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Symptoms and Information – Female Cancer

Woman getting a mammogram

There are five main types of female cancer that can affect a woman’s reproductive organs, which are usually referred to as gynecologic cancer as a group. These types include cervical, ovarian, uterine, vaginal, and vulvar cancer.

What is vaginal cancer?

This rare cancer most commonly occurs in the cells that line the surface of the vagina (also called the birth canal). Cancer that starts in your vagina, also known as primary vaginal cancer, is rare – as it is more likely that cancer will spread from other parts of
your body to your vagina.

Vaginal Cancer Types

Vaginal squamous cell carcinoma:
The most common type, starting in the squamous cells lining the surface of the vagina.

Vaginal adenocarcinoma:
Develops in the glandular cells on the surface of your vagina.

Vaginal melanoma:
Begins in the melanocytes of your vagina.

Vaginal sarcoma:
Develops in either the muscle cells or connective tissue cells of your vagina walls.

Vaginal Cancer Causes and Risk Factors

The risk of being diagnosed with vaginal cancer increases with age and most people are older than 60. Other risk factors include multiple sexual partners, smoking, and being infected with HIV.

Here are a few quick answers to questions relating to vulvar cancer, which is usually also diagnosed in older women:

How quickly does vulvar cancer grow?

Vulvar cancer usually grows slowly.

What happens if you have vulvar cancer?

Vulvar cancer affects the external genital area, which will most commonly be the outer lips of the vagina. A lump, itching or bleeding are symptoms of vulvar cancer.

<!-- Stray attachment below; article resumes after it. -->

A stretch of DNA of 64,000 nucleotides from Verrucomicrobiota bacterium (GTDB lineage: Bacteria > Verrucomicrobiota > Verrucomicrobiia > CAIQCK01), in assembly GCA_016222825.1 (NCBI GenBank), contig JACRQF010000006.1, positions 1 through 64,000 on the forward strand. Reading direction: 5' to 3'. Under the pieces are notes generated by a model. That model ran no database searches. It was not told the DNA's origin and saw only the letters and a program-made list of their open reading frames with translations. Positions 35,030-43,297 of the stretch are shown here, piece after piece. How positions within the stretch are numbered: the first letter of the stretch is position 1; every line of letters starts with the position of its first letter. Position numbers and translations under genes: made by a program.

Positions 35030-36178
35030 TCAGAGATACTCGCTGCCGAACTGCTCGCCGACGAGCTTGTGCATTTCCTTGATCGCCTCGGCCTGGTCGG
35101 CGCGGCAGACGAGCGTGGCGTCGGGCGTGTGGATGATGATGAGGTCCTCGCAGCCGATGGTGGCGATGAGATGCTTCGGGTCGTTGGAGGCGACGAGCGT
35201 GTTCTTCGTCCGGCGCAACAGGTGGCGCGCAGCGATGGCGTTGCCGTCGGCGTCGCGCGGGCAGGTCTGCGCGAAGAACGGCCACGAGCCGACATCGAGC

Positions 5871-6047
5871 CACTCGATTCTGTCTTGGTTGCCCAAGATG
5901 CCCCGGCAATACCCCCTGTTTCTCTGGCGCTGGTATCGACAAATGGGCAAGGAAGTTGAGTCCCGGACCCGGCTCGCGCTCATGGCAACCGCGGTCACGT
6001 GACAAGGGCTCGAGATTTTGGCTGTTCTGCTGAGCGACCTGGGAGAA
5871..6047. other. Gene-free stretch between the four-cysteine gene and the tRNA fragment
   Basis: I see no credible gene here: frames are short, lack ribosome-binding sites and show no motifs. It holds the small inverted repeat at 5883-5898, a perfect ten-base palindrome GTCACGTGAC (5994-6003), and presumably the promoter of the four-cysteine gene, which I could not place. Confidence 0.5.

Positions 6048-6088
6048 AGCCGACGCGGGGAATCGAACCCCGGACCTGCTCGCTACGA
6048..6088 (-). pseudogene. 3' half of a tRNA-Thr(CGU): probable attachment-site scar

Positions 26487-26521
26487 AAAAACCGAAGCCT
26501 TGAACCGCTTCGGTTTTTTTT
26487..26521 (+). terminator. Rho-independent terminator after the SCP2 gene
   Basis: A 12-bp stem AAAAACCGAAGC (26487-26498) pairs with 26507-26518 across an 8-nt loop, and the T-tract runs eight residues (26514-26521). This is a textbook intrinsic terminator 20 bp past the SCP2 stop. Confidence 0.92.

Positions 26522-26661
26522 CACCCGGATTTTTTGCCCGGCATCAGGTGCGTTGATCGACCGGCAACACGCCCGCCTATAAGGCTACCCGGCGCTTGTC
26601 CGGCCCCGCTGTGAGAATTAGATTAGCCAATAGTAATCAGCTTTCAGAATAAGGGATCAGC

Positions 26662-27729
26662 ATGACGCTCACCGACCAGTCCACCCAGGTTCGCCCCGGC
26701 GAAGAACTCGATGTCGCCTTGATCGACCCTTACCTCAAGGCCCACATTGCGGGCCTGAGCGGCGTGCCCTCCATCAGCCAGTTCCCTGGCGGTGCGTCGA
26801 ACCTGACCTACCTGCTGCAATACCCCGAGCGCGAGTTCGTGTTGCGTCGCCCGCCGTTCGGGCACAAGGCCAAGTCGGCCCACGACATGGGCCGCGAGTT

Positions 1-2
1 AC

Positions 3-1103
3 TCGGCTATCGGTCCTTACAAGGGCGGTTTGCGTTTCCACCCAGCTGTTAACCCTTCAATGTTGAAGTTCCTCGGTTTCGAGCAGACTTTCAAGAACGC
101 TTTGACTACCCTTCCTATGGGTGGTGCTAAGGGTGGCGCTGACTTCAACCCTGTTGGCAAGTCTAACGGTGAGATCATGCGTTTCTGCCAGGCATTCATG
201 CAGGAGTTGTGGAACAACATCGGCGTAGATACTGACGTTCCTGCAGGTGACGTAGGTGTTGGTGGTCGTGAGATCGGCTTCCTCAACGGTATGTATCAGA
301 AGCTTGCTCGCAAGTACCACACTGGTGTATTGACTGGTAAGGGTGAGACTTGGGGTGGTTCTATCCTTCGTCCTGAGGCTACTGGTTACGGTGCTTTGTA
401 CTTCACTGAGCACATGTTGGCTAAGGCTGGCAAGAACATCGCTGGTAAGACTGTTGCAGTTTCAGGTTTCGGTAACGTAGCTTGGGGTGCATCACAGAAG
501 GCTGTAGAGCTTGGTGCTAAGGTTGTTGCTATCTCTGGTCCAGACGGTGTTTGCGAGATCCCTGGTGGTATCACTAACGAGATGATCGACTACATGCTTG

Is vulvar cancer terminal?

Recent studies have shown that 71% of women live at least five years after being diagnosed. Survival rates will, however, depend on the stage of vulvar cancer and other factors such as the type of vulvar cancer that has been diagnosed.

Would I know if I had cancer?

If you feel any strange new lumps or encounter inexplicable new symptoms, you should visit your doctor for a check-up. Some cancers don’t present symptoms, but others do.

If you would like to discuss your comprehensive female cancer protection under our Femme Cover policy, contact Total Risk Administrators today.

Note: All material on this website is provided for your information only and may not be construed as medical advice or instruction. No action or inaction should be taken based solely on the contents of this information; instead, readers should consult appropriate health professionals on and matter relating to their health and well-being. The information and opinions expressed here are believed to be accurate, based on the best judgement available to the authors, and readers who fail to consult with appropriate health authorities assume the risk of any injuries. Errors and Omissions Excepted. Terms and Conditions Apply.


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